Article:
Under the watchful eyes of the state Legislature and Gov. Scott Walker, UW Regents last week approved a policy that calls for suspending and expelling students who disrupt campus speeches and presentations.
The Board of Regents adopted the policy on a voice vote at their meeting on the UW-Stout campus in Menomonie with one dissenting vote — that of state Public Schools Superintendent Tony Evers, a Democrat who is running against Walker in next year’s gubernatorial elections.
Under the new policy, students who engage in violence or other disorderly conduct to disrupt a campus speaker twice can be suspended. A third such disruption would be grounds for expulsion.
Evers said the policy “will chill and suppress free speech on this campus and all campuses.”
We doubt that will be the case. The hope is the policy change will curb the shout-downs and disruption of speakers — typically conservative or otherwise controversial speakers — whose messages are opposed by other student groups on state campuses.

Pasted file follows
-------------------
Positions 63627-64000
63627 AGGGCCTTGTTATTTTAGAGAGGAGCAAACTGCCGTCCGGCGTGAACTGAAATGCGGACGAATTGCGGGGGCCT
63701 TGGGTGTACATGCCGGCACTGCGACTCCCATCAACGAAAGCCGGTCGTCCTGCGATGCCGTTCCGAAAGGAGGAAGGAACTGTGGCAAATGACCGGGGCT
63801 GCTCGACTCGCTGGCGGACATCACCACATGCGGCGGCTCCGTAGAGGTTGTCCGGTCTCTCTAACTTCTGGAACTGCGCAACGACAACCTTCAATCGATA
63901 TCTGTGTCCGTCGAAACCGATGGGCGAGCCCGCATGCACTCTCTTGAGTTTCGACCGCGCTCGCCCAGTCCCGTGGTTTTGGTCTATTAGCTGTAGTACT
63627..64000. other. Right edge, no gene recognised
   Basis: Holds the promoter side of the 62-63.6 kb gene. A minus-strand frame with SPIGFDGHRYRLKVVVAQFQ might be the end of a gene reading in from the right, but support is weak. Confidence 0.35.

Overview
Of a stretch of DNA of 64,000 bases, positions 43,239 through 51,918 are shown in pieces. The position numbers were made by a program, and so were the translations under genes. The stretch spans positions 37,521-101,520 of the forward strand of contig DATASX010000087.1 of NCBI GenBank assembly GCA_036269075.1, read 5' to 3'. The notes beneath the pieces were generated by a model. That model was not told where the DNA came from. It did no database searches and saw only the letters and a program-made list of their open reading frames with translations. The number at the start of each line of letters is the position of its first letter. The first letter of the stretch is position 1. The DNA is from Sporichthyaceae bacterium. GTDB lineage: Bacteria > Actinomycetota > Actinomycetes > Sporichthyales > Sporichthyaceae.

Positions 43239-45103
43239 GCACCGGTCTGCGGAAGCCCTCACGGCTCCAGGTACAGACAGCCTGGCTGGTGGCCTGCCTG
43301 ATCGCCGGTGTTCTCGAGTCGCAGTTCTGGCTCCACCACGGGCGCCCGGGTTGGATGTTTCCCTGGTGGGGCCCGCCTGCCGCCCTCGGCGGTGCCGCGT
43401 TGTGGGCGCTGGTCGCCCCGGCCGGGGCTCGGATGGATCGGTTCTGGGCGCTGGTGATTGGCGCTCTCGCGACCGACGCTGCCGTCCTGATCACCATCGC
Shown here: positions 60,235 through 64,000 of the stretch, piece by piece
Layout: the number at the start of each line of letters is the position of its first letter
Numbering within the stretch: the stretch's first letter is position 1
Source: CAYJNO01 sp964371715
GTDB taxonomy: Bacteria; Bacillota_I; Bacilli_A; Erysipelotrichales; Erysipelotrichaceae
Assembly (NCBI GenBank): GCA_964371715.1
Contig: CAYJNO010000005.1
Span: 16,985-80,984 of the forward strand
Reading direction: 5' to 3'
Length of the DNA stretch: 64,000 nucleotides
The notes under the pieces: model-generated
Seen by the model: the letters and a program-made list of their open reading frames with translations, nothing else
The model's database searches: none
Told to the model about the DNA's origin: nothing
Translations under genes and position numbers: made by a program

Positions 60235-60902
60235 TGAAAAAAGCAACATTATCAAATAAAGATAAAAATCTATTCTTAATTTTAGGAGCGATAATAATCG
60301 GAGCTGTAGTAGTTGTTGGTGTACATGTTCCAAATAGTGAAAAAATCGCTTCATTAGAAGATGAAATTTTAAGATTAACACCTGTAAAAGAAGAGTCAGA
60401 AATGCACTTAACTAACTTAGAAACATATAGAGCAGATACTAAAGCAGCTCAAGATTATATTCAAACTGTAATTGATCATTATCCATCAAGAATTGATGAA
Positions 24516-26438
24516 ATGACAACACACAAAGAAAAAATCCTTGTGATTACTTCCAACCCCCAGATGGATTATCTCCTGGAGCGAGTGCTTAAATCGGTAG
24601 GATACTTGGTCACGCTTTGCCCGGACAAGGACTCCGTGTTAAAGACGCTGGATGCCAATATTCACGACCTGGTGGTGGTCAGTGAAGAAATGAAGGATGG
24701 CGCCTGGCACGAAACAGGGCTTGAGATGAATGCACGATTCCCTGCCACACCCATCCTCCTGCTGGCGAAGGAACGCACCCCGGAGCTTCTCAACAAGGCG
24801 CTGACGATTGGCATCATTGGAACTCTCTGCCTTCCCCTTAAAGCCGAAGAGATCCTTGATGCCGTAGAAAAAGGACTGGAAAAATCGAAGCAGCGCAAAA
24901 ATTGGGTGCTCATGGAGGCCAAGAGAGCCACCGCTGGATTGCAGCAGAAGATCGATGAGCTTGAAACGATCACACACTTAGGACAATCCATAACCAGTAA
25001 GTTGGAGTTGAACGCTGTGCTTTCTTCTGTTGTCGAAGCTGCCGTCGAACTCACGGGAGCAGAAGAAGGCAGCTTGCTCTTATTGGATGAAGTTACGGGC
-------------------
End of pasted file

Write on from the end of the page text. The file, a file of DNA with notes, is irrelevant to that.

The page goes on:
Quashing those messages are anathema to the spirit of free speech and the idea — long enshrined in the plaque on Bascom Hall that proclaims the “great state University of Wisconsin should ever encourage that continual and fearless sifting and winnowing by which alone the truth may be found.”
That means sifting through all sorts of ideas. Good ones. Bad ones. Loathsome ones. Ideas which students may disagree with — really disagree with. You can’t do that sifting without doing some listening and at least hearing what those ideas are.
That was the message of UW System President Ray Cross who said last week: “Perhaps the most important thing we can do as a university is to teach students how to engage and listen to those with whom they differ. If we don’t show students how to do this, who will? Without civil discourse and a willingness to listen and engage with different voices, all we are doing is reinforcing our existing values.”
Our campuses are not cocoons where only “accepted” ideas are exchanged. Those ideas must be able to stand up to the test of exposure to other thoughts and ideas and students must challenge themselves to critically analyze those arguments — that is the crux of learning.
It requires more listening and less shouting.